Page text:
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Why is paternity a legal issue in Arkansas

The identification of a family as a unit comprising a wage-earning father, a caregiving mother and one or more children is an historical concept which, in recent times, has become outdated. Today, the father is equally likely to be the stay-at-home parent taking care of the children or not married to the mother of the child. Also, the dissolution of the traditional family unit now provides a definite case for distinguishing between the biological father and the father who provides emotional and financial support.

Equally, many cases can be found where the modern family seeks legal intervention for resolving domestic issues. Courts regularly deal with lawsuits relating to divorce and child custody, resulting in laws becoming highly nuanced and judges seeking to apply specific judgments rather than following general guidelines. One consequence of this is the issue of paternity and, relatedly, paternal rights.

On the one hand, a man embroiled in a custody issue may need to prove that he is indeed a biological parent and thus has a right to participate in the child’s upbringing. This can be especially necessary in cases where, by law, no marriage has taken place and consequently the mother has full rights to the child. Frequently, this leads to a legal contest over decisions made by the mother without the father’s consent.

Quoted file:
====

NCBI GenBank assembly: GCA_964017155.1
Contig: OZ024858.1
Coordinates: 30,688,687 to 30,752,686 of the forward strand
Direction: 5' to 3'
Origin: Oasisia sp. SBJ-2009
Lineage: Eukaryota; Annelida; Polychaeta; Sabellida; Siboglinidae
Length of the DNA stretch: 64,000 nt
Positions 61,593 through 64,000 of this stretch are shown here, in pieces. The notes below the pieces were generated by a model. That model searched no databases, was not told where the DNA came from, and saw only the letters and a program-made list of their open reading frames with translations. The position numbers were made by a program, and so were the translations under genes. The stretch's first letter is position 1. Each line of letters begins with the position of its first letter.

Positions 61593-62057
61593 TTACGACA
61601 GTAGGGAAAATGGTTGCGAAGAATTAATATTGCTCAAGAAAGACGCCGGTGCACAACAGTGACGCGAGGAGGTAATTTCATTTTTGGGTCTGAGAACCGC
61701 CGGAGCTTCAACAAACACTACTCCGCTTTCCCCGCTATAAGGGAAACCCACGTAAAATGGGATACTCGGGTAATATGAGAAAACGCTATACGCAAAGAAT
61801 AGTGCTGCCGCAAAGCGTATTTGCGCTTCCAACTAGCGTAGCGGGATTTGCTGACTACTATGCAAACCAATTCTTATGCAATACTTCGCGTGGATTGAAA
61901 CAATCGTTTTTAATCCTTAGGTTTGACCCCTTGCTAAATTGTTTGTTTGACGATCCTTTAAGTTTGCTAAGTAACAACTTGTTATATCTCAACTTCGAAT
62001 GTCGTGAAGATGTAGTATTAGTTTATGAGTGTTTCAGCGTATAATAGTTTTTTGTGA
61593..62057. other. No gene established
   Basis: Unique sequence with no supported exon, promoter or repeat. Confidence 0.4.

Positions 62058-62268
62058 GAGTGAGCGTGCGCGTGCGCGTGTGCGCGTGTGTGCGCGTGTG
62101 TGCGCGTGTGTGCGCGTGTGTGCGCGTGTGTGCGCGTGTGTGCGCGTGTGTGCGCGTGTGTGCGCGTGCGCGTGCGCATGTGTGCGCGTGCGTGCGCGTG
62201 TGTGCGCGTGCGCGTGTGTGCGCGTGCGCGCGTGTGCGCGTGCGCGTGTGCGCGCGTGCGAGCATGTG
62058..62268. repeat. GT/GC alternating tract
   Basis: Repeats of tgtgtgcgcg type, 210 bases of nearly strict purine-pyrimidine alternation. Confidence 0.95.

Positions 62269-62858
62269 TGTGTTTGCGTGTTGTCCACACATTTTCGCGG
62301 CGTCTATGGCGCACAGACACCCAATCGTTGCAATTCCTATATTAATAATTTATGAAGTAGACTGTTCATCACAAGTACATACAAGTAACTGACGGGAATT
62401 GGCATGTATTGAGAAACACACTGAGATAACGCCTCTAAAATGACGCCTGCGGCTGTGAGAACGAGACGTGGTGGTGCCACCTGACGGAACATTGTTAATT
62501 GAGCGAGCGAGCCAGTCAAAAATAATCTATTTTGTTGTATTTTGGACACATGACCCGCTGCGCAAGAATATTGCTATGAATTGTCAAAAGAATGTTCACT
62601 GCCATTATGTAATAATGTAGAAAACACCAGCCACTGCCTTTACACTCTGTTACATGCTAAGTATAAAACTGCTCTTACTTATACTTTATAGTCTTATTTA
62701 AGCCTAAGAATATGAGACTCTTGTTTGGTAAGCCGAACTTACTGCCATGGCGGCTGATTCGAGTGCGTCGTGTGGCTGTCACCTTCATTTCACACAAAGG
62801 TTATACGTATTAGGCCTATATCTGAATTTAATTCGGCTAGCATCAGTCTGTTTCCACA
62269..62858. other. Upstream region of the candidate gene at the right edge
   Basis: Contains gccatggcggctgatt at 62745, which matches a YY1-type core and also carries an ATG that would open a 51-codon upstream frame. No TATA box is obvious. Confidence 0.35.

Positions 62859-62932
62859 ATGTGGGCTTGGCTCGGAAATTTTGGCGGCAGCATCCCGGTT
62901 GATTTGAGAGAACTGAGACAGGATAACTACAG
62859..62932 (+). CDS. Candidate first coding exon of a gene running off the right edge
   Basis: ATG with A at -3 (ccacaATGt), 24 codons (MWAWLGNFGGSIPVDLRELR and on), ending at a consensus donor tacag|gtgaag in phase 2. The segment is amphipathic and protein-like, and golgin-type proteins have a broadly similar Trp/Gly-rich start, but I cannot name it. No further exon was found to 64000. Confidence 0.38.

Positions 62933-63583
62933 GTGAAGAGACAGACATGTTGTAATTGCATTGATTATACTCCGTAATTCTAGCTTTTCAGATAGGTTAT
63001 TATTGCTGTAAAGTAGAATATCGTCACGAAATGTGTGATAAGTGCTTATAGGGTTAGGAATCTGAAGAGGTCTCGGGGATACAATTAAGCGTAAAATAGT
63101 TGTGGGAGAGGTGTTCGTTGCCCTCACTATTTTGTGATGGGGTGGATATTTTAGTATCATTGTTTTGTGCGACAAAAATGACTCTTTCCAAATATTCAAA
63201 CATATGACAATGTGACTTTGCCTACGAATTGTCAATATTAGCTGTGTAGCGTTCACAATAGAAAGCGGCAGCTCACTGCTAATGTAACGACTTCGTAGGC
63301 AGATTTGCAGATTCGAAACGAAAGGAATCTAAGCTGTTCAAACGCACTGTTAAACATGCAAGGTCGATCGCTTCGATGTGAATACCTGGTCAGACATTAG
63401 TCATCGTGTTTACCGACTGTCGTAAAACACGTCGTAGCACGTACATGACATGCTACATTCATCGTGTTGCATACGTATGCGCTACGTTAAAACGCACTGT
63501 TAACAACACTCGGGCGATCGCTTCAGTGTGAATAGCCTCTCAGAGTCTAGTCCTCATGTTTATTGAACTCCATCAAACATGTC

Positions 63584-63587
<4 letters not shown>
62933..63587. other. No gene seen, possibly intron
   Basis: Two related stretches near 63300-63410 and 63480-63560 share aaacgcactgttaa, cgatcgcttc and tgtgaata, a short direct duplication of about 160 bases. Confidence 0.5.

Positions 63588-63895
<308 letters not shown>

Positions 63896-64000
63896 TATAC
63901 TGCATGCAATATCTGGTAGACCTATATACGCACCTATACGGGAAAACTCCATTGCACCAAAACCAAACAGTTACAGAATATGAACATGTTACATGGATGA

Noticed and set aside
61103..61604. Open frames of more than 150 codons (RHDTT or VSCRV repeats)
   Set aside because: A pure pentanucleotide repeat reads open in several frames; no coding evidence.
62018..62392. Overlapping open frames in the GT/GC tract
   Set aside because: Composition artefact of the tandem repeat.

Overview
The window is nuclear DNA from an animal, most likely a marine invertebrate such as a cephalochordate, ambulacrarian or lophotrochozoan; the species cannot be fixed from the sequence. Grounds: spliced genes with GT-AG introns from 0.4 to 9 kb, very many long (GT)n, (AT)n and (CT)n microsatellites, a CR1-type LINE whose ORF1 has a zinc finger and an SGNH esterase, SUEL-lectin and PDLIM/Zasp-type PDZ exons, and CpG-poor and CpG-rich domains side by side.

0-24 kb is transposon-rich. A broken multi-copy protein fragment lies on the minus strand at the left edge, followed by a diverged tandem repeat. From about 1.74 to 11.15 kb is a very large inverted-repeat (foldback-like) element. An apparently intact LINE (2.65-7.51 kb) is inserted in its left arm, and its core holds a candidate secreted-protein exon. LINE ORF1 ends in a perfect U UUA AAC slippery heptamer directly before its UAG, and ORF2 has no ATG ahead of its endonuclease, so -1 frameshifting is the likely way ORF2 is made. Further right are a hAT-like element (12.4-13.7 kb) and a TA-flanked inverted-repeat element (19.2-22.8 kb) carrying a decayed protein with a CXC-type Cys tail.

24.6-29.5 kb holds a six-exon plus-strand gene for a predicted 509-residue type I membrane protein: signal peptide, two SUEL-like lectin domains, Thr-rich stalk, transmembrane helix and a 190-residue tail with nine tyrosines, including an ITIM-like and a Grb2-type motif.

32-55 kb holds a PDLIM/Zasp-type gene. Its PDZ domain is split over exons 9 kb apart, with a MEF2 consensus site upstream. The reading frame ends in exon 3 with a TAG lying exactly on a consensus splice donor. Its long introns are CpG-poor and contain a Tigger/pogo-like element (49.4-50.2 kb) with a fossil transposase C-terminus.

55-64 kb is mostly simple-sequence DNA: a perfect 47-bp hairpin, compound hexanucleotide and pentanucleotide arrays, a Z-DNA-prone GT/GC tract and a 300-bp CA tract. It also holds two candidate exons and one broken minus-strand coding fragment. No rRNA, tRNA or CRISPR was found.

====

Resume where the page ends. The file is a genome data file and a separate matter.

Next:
Alternatively, it might be the woman trying to establish that a particular man is indeed the father of her child and is, therefore, responsible for paying for child support. As residents of Pulaski, Arkansas, may know, the state’s laws recognize a “putative” father as a person who is allegedly the parent but has not been legally so recognized. An unmarried man who wishes to be recognized as a father may do so by registering with Arkansas’ Putative Father Registry. Otherwise, a court may rule that the man is indeed the father and hold him responsible for child support.

In Arkansas, a unmarried man who has fathered a child can seek legal rights as the biological father , including joint custody and visitation. While courts might still have to deal with runaway fathers who take no responsibility, acknowledging that responsible fathers have rights to their children is seen as a welcome step.

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